I’m in the middle of a small bathroom remodel. Shower only-no tub. I thought I was ready for this, but so many things have come up I didn’t count on. I paid $5000 for all supplies and in stock fixtures at Lowes–just basic stuff. I did have to order a shower kit because the builder thought it would save some labor time. It was high–$3200. The builder charges $50 an hour (includes him and his helper). He estimated his costs between 5 and 7 thousand. My house is 35 years old so he has had to do a lot of work to accommodate the new fixtures. I had an old lighted medicine cabinet so he had to rewire for the new lights. My vanity was too high so he had to move the electrical outlet. Because my attic above the shower had moisture in it, he had to vent the shower to the outside. He had to replace all the subflooring and a lot of the rotted insulation on the sides of the bathroom (leaky roof) . Anyway, it looks like my bathroom remodel is going to be around 10 or 11 thousand. I wish now I hadn’t ordered the shower kit with the fancy tile.
When it comes to cabinet installation, the overall cost depends on two key factors: materials and DIY or professional installation. Needless to say, if you use basic materials or stock cabinets over custom cabinets and higher-end materials, the overall cost will be less. In fact, custom cabinets can cost as much as $500 more per cabinet. If you’re installing more than five cabinets, that price difference really comes into play. Nonetheless, if you hire a contractor, expect to pay roughly $4,000 for the entire cabinet project.
As the home owner, I am providing about $8,000 in materials. This includes the cabinetry, fixtures, faucets, countertops, lighting, toilet, glass in-line shower door and tile. Received two quotes. One contractor wants $25,000 to demo the bathroom, convert the existing tub to a tiled walk-in shower, tile the floor, and install my materials. The other wants $27,000. Using the previously mentioned 60/40 labor to material rate, I would be paying more than double for labor...that's insane. Some contractor's need a reality check.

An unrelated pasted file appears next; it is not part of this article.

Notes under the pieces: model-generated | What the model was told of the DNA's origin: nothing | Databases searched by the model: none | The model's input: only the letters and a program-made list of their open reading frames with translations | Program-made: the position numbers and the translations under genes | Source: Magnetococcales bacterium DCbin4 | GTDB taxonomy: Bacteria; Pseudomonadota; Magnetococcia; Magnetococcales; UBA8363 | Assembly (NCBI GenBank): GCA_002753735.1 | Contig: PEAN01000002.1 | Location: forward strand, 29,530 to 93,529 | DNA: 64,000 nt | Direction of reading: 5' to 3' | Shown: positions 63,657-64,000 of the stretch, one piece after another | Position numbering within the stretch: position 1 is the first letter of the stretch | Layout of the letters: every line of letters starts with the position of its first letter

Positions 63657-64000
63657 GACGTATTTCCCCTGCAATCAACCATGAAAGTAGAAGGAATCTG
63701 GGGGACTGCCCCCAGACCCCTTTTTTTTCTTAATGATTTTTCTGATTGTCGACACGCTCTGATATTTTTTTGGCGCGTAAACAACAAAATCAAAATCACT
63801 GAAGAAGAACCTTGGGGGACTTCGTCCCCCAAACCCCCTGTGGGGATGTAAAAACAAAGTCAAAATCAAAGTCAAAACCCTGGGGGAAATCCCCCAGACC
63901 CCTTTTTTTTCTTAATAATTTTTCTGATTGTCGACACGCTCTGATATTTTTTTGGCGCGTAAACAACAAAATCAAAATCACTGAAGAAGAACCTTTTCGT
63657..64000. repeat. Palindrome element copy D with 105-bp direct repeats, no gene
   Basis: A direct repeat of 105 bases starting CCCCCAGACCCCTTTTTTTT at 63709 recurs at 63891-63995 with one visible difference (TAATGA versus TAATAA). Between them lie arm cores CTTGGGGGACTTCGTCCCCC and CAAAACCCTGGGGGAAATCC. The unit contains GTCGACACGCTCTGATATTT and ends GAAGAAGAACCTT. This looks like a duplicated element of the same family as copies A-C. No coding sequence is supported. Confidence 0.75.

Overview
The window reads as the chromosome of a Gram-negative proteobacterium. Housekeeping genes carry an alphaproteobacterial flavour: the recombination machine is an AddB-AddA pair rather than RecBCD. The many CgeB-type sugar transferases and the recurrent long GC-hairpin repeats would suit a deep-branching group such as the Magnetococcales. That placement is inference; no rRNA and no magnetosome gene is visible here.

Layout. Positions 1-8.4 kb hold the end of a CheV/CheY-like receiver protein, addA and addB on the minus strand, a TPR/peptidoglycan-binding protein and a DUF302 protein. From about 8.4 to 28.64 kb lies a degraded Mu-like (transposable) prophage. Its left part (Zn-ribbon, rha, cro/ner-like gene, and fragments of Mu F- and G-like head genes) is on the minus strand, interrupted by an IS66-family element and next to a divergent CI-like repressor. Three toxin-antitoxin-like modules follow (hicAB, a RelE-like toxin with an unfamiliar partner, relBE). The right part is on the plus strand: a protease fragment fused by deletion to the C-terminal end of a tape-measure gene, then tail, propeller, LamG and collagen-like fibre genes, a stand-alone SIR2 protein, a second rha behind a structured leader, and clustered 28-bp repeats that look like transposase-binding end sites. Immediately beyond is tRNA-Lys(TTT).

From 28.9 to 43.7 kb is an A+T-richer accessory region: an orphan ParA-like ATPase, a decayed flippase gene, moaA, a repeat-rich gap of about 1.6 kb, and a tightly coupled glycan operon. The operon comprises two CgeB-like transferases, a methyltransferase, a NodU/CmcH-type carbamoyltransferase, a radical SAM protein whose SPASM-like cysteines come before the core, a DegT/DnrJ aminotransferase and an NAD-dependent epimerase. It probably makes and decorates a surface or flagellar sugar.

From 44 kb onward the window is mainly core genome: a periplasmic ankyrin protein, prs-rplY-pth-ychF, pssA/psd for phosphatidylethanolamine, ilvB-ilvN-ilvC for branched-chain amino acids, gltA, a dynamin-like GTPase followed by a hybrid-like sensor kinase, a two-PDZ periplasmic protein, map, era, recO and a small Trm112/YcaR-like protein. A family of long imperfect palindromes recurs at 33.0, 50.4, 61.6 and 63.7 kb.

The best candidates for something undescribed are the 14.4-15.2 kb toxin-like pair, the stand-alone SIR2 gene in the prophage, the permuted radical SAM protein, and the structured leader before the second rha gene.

I have a miserably small master bath with a particle board subfloor (house built 1969), so I must guy it. I bought toilet made for small bathrooms, and plan to pull the cabinet sink, replace with pedestal, raise storage like lighted bulkhead, demolish tile, and widen doorway from 28" to 32". I might gain 6" from tile removal alone, plus but another 6" on entrance with cabinet sink removal. Since large expense is in demolition, I could do that. But, install showers is tricky given the drain leveling so I'll hire a pro for that. Question: gutting, updating and repairing master bath is necessary, but to what extent should I go i, terms of resizing, which would entail bumping out wall into adjoining small room, which then adds expense of finishing that where window placement restricts encroachment. It's a nice older brick house that I bought before I realized the made of lapses and oversights by the home inspector (who also is a local top police official in a town with highly subjective law enforcement). I need to fix, list, well and leave. Any thoughts (and prayers much appreciated).
The things that may scare someone away is agreeing on cost and deadline before they could know what they are getting into. The last thing they want is for this job to cost them money. I think a good way to talk about deadline and reimbursement it to tell them your concerns. Be honest, tell them it is costing you time and money having to shower somewhere else. Ask them if it would be possible to be reimbursed if it goes over deadline. If they agree put it in contract. What I think the trick is, is to bring up the topic and let it be their idea or have them agree to an idea rather than coming to them with something seeming like demands. Offer a drink or something, seem friendly and easy to work with. Kindness goes a long way. Their reputation is on the line not yours.
It's so competitive out there. I am a Long Island contractor and I be realized lately that clients give you an impression when you give them there costs that you are doing something wrong. I've been in this Busines about 20 years and that avg cost is right there. Also homeowners should also realize if us contractors are using subs for our plumbing and electrical our costs are hire than the guy doing all the work himself. I only used licensed contractors for all my remodeling work.
My so lives in the middle floor of a three story condo building. A few weeks ago, the bathtub drain in the unit above his condo broke and water flowed down the inside of the walls soaking the drywall and destroyed two of the three walls in his tub/ shower unit. I need to estimate the cost of repair in order to make a claim. I have already torn all the walls down to the studs and had a tub surround installed.
Between the two options, pick up one tile design that suits your necessity and budget. Remember to put forward safety for your children in this point. In case your budget is limited, you can partially change the tile. Determine which part of the bathroom that needs new, safer tiles. This will definitely save more money compared to overall tile changing.